Oh, I really didn’t know that because I guess I moved here must have been like 92 ish or something. So Hugo was a few years behind us. They were still rebuilding the Isla pons, which was hit really hard during Hugo, that’s where I lived. Oh, wow. Wow. So people always, never fails. When people come to Charleston or think about moving to Charleston, we might as well just go ahead and touch on this whole hurricane topic, because it just freaks people out. I’m sure. I get it, you know, but it I tell people like, no matter what, when you move to Charleston, we are always going to be in the eye of uncertainty. On some spaghetti model, it is going to show the hurricane hitting Charleston. So whatever, we get the weather channel that says we’re getting a hurricane or there’s a tropical storm off of the coast of Africa, they’ll be like, and then it’s coming for Charleston. 100% ever failed. So like the whole city sits and watches the Weather Channel for like a whole week. And I’m like, okay, literally like and then they’re like, oh my god, it just moved again towards Charleston. And then everybody goes out and buys water and bread. And then it moves towards Florida, then we’re like, oh, we can relax for a second. And then once again, oh, let’s go into Charleston. So I try to tell people not to panic until they know, but to have a plan and prepare for it. But in reality, the last hurricane that really hit Charleston was in 1989, right?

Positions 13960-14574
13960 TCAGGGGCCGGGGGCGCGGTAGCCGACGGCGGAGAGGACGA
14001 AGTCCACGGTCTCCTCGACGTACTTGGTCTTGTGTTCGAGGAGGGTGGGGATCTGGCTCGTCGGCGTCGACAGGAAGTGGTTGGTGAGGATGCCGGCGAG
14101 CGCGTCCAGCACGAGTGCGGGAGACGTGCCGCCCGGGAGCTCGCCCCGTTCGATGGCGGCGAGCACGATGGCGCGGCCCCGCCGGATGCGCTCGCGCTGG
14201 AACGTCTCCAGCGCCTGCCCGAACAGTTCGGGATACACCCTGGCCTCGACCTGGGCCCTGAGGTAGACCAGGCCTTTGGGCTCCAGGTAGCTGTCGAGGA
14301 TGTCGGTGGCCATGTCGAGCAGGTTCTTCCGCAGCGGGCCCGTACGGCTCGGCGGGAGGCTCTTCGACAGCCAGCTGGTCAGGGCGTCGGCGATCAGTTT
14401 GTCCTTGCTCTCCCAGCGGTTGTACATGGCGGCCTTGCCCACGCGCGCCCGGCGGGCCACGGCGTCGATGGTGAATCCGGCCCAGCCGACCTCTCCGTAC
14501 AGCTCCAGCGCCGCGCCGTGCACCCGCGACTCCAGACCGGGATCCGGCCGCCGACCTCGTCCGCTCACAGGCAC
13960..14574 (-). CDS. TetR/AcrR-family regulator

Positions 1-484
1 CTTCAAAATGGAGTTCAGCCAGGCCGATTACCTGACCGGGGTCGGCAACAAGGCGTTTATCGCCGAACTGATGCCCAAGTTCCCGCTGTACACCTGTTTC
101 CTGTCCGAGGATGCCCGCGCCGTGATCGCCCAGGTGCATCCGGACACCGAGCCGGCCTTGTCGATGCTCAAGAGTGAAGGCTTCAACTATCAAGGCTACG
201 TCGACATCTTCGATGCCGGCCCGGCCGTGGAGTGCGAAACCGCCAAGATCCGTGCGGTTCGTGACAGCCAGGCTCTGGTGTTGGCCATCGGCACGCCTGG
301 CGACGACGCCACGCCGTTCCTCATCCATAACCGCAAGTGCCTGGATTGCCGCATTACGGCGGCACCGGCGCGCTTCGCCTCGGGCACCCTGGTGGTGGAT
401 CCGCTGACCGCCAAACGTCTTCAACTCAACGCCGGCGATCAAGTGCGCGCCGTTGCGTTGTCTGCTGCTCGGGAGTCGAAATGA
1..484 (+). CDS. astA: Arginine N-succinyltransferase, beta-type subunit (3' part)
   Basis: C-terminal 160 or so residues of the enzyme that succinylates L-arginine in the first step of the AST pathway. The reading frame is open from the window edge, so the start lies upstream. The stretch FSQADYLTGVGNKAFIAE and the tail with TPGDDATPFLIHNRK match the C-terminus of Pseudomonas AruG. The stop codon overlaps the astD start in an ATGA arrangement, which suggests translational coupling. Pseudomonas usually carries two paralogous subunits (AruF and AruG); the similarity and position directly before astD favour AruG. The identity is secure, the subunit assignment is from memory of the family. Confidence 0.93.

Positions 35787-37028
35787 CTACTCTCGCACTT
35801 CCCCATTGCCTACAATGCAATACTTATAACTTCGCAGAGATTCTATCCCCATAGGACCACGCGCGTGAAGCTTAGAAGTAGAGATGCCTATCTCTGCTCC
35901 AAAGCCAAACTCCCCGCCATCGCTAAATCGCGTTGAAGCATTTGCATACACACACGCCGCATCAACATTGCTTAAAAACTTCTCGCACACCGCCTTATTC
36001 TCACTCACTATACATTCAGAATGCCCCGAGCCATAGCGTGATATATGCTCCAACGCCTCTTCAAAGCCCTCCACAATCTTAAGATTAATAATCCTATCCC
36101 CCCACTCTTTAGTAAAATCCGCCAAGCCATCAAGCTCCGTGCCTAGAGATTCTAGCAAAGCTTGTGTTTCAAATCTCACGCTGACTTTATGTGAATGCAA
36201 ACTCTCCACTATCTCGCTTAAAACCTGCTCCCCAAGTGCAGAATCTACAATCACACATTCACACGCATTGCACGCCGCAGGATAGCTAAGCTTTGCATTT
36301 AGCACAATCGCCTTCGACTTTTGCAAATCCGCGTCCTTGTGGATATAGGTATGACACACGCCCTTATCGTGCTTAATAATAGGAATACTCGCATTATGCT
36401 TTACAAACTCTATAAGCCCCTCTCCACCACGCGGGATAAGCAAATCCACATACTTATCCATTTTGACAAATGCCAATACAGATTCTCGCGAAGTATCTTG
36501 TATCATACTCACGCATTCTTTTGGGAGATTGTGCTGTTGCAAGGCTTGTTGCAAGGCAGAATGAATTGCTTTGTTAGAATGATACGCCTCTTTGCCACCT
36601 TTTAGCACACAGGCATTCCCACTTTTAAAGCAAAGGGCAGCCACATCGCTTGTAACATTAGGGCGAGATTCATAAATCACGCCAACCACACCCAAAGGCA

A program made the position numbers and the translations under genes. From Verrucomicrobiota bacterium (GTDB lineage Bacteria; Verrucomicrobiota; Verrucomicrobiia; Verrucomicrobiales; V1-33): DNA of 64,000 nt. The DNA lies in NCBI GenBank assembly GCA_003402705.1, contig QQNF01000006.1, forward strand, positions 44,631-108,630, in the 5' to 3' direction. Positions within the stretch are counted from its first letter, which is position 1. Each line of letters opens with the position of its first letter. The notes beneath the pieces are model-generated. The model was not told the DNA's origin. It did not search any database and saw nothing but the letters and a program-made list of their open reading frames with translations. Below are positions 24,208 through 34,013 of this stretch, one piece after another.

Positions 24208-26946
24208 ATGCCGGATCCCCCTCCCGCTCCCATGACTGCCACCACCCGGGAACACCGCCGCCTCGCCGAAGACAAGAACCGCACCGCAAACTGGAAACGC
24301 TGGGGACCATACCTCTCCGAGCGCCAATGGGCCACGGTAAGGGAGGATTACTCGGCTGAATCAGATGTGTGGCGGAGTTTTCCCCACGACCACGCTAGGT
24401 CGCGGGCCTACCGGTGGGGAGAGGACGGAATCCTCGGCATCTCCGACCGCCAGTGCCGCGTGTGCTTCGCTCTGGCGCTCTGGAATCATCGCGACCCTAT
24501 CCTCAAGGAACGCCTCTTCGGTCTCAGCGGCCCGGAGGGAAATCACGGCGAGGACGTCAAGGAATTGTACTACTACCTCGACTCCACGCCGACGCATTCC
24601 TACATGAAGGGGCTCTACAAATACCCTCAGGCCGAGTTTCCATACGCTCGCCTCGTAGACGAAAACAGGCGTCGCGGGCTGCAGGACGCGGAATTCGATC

Lydia
Yes, it did extreme substantial damage. It was 89. And I remember like it was yesterday took about a year for us to get back into our home. Had to go to a different school, the whole thing. But when you’re I was very young at the time, I was in elementary school, and then you’re kind of thinking like, whoa, everything’s different. It’s kind of exciting. And then you get older and have your own stuff. And you’re like No, no hurricanes, hurricanes, bad hurricane one, Category One, we’re just gonna have party, it’s gonna be a good time, right? The only thing we really worried about is power going out for a couple of days. And I have an air conditioning during hurricane season because of course, it’s hot as Hades. But I mean, for the most part, you always have to be prepared, you should always be prepared. That’s, you know, that’s just what you should, you know, have a plan in place to go if you need to. But as it stands, you know, Charleston, folks that are grew up here and dealt with it. We don’t we don’t get too worried about it until it’s unnecessary, you know?